Water Treatment Plant Town Hall Meeting

Mayor Williams held a Town Hall meeting Thursday, August 18 at the city council chambers concerning the city’s water and electrical infrastructure needs, as well as, the need to address paying for those needs. There was also discussion of city police, fire, and employee pay.

City Utility Director Matt Anderson gave a look into the city’s water treatment situation. The city presently has three water treatment plants. The oldest was built in 1961 and the most recent in 1995. The three plants operate in parallel and together can produce a maximum of 8 million gallons a day. The city is looking to build a fourth plant to take the strain off of the other three which are continuously operating at, or near, capacity. Operating a plant at capacity for a long period of time causes wear and maintenance problems and cannot be continued indefinitely. A fourth plant would also allow the third plant, built in 1995, to be taken offline and given much-needed repair. That is not possible now, due to all three plants being needed to satisfy the city’s need for water. The city has grown quite a bit since the plants were built in 1961, 1975, and 1995. The costs for supplies and equipment have also skyrocketed lately due to inflation. The city is on track to spend $1.7 million dollars on chemicals this year, up from $870,000.00 spent in 2017. The average user spent $18.50 per month on their water bill. A user in Wisner spent $67.50. A user spent $41.50 in Shreveport.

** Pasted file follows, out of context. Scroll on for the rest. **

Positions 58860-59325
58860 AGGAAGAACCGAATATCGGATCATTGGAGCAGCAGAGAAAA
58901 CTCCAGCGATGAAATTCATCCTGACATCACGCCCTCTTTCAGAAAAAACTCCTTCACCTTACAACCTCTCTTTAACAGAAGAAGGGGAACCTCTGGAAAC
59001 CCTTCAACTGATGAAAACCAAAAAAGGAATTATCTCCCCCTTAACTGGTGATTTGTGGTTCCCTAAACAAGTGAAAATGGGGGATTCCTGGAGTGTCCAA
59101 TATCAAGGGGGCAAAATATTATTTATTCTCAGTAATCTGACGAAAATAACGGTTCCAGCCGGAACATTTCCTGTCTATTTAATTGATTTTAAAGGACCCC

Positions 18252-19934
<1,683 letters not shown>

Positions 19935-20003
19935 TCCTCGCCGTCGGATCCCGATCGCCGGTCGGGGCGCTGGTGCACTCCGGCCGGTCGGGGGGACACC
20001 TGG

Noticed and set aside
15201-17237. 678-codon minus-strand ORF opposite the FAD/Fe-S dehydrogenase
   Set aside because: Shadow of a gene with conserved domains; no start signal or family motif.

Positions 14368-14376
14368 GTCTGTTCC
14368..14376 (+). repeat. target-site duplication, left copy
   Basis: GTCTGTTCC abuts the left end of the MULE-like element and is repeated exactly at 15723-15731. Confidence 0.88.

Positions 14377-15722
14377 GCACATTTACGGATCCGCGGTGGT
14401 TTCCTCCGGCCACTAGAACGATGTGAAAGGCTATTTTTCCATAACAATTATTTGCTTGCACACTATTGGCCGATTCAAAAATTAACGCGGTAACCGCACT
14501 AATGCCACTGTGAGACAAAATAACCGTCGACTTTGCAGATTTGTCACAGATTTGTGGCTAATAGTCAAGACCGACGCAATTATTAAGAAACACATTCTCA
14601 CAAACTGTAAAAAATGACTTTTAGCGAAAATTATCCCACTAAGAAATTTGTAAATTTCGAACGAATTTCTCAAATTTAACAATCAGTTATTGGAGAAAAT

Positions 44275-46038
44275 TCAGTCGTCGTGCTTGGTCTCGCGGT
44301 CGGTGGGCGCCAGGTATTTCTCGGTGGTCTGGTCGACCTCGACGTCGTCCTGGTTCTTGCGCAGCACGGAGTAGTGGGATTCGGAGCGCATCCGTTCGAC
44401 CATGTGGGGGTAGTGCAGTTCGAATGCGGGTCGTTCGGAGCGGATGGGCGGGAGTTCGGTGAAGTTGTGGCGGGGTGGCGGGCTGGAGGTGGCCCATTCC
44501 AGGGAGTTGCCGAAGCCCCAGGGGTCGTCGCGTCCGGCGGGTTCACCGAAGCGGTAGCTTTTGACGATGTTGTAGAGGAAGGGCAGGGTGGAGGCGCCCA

The cost of a fourth plant, along with the refit of plant number 3, would cost the city approximately $20,000,000.00. The fourth plant would add an additional 3,000,000 gallons per day to the city’s water supply. Director Anderson then showed a study of utility rates for water for Natchitoches and other areas around the state. Natchitoches was the 4th lowest in water cost. The charge for water has not been raised in years and aging facilities are running at a capacity far too often for the system’s good.

Former state representative, parish president, and electrical engineer Rick Nowlin gave a presentation on a rate study he performed for Natchitoches’ electric rates. Residents’ power bills have two components. The larger one by far, on average 2/3 of the total, is the PCA, or Power Cost Adjustment. This is the money that the city never sees. It goes to purchase the power purchased from Cleco. This amount fluctuates due to fuel costs. The other part is KWH or Kilowatt Hour, the charge the city has that is based on the amount of electricity you use each month. This rate is 2.7 cents per KWH and is, on average is 1/3rd of your bill. That rate has not been raised since 1993. Once again, Natchitoches is on the lower end of electric costs for consumers in Louisiana.

One area of great concern is the severe shrinkage of the utility reserve fund used to pay for emergencies and other unforeseen events. The fund stood at $10,000,000.00 several years ago and is now down to under a million dollars. That is potentially a catastrophic situation should another bad storm come our way.

Fire Chief Wynn and Police Chief Collins both spoke of the effect low salaries have had on their departments. The starting pay for a firefighter in Natchitoches is $8.00/hr and of a police officer $13.00 an hour. The police department has lost 138 employees since 2000 and the fire department has lost 78 firefighters since 1998, many due to higher pay elsewhere. Both departments have experienced increased call volumes over the years but are facing staff shortages.

Lastly, Clarissa Smith, City Director of Finance, spoke of similar problems in the city’s workforce in recruiting and retaining quality workers.

City Councilpersons Harrington and Smith were at the meeting, and both briefly expressed their support of the need to address the city’s aging infrastructure.

There will be two other town hall meetings to gather public input to be held September 15 at M.R. Weaver School and September 29 at First Baptist Church Amulet.